Was World War I
an avoidable debacle ?
February 7 – February 22, 1915
East Prussia – Eastern Front
Allied Powers: Russia - Russian Tenth and Twelfth Armies
Central Powers: Germany - German Eighth and Tenth Armies
Following the sweeping victory at the Battle of Tannenberg and the First Battle of the Masurian Lakes, German General Paul Von Hindenburg planned to launch an offensive against the Russian troops stationed at both Lemberg and Przemysl.
The German Eighth Army, led by General Fritz von Below took on the Russian Tenth Army under the command of General Thadeus von Sievers. Reinforcements arrived from the Western Front in the form of the German Tenth Army led by Colonel-General Hermann von Eichhorn. Farther south in the Masurian region, the Russian Army led by General Pavel Plehve supported the Tenth Army.
The German attack commenced on February 7, 1915, amidst a blizzard. The Second Battle of the Masurian Lakes thus is also referred to as the Winter Battle of the Masurian Lakes. Severe damage was inflicted on the unprepared Russians. The Russian Twentieth Army Corps was rounded up entirely. The Russian Tenth Army, however, fought back bravely ending the battle with a seventy mile encroachment by the Germans.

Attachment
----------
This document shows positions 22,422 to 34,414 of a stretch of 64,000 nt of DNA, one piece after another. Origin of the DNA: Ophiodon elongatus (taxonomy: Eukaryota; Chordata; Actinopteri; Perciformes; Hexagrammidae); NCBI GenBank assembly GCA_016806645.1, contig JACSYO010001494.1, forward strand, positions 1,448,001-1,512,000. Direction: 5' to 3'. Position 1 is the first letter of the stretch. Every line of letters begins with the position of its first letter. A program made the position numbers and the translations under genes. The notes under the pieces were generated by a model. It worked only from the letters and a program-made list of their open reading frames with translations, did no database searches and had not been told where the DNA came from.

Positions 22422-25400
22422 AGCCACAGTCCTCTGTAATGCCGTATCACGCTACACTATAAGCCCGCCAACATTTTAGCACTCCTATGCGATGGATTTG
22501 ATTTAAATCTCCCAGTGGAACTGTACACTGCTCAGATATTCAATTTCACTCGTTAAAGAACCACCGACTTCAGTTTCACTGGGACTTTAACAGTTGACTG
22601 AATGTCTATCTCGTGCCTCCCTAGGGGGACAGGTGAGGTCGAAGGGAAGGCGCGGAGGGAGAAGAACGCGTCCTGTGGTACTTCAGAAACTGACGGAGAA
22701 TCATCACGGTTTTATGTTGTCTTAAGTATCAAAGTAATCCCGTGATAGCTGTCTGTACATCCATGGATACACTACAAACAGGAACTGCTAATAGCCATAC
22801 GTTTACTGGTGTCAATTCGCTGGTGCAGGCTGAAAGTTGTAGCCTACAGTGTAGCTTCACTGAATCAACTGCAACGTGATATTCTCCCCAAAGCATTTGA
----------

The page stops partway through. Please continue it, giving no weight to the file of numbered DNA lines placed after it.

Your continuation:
Like the earlier Battle of the Masurian Lakes, the Second Battle proved costly with Russia recording over 156,000 casualties. Over 100,000 soldiers were taken prisoner by the Germans. The German army, on the other hand, recorded about 16,200 casualties.
Despite the victory, the Second Battle of the Masurian Lakes had failed in its objective of eliminating Russia from World War I and ending the battle on the Eastern Front. All further German operations on the Eastern Front were conducted jointly with Austria-Hungary.